Inhibition of protein kinase Cbeta does not improve endothelial function in type 2 diabetes

J Clin Endocrinol Metab. 2010 Aug;95(8):3783-7. doi: 10.1210/jc.2010-0286. Epub 2010 May 5.


Context: Antagonism of protein kinase Cbeta (PKCbeta) restores endothelial function in experimental models of diabetes and prevents vascular dysfunction in response to hyperglycemia in healthy humans.

Objective: We tested the hypothesis that PKCbeta antagonism would improve vascular function in subjects with type 2 diabetes compared with healthy control subjects.

Design: The effect of PKCbeta was evaluated in a randomized, placebo-controlled, double-blinded crossover trial.

Setting: The study was performed in the outpatient setting of a university medical center.

Participants: Thirteen subjects with type 2 diabetes without evidence of cardiovascular disease and 15 healthy control subjects were recruited via newspaper advertisement.

Intervention: Subjects underwent a randomized, double-blind, crossover, placebo-controlled trial of the selective PKCbeta antagonist ruboxistaurin mesylate. Subjects received each treatment for 14 d.

Main outcome measure: Endothelium-dependent and endothelium-independent vasodilation of forearm resistance vessels was measured with mercury-in-silastic, strain-gauge plethysmography during intraarterial administration of methacholine chloride and verapamil, respectively. Markers of inflammation, fibrinolysis, endothelial damage, and oxidative stress were measured after each treatment.

Results: Endothelium-dependent vasodilation of forearm resistance vessels was attenuated in diabetic subjects when compared with healthy subjects (P=0.001). Endothelium-independent vasodilation did not differ between groups (P value not significant). Ruboxistaurin did not significantly change endothelium-dependent or endothelium-independent vasodilation or blood-based markers of inflammation, fibrinolysis, endothelial damage, and oxidative stress in either diabetic or healthy subjects.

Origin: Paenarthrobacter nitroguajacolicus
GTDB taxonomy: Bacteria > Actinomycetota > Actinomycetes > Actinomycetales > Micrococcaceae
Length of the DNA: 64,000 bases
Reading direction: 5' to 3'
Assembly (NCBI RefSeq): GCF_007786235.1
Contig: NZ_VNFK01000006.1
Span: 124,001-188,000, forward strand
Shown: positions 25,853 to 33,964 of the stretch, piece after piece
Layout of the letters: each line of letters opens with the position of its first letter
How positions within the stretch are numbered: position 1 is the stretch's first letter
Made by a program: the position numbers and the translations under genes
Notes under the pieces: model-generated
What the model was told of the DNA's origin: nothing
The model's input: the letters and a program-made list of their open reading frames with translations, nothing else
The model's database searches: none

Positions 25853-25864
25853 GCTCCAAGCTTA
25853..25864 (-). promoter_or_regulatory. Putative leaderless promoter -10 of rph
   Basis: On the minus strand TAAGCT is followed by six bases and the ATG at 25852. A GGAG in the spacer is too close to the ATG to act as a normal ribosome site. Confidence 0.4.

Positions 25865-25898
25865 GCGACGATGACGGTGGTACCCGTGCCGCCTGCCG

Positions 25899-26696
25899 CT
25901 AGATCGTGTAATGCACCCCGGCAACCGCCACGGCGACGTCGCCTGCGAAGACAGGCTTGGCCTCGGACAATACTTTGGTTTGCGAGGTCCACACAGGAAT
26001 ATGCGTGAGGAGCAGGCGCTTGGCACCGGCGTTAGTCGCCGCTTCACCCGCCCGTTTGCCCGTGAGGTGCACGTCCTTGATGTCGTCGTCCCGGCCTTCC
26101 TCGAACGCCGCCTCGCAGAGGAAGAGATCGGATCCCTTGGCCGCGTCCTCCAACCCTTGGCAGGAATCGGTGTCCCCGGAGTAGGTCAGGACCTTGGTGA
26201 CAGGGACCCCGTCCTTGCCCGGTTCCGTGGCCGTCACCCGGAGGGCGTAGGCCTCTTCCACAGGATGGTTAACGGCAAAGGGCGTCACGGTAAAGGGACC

Conclusion: Endothelial dysfunction of forearm resistance vessels was not improved by 2 wk of selective PKCbeta inhibition in patients with diabetes. These results suggest that PKCbeta does not contribute significantly to vascular dysfunction in otherwise healthy patients with type 2 diabetes.

Publication types

  • Clinical Trial
  • Randomized Controlled Trial
  • Research Support, N.I.H., Extramural
  • Research Support, Non-U.S. Gov't

MeSH terms

  • Adult
  • Aged
  • Analysis of Variance
  • Cross-Over Studies
  • Diabetes Mellitus, Type 2 / physiopathology*
  • Double-Blind Method
  • Endothelium, Vascular / drug effects
  • Endothelium, Vascular / physiopathology*
  • Enzyme Inhibitors / pharmacology
  • Female
  • Forearm / blood supply
  • Forearm / physiopathology
  • Humans
  • Indoles / pharmacology*
  • Male
  • Maleimides / pharmacology*
  • Middle Aged
  • Oxidative Stress / drug effects
  • Protein Kinase C / antagonists & inhibitors*
  • Protein Kinase C beta
  • Vasodilation / drug effects


  • Enzyme Inhibitors
  • Indoles
  • Maleimides
  • ruboxistaurin
  • Protein Kinase C
  • Protein Kinase C beta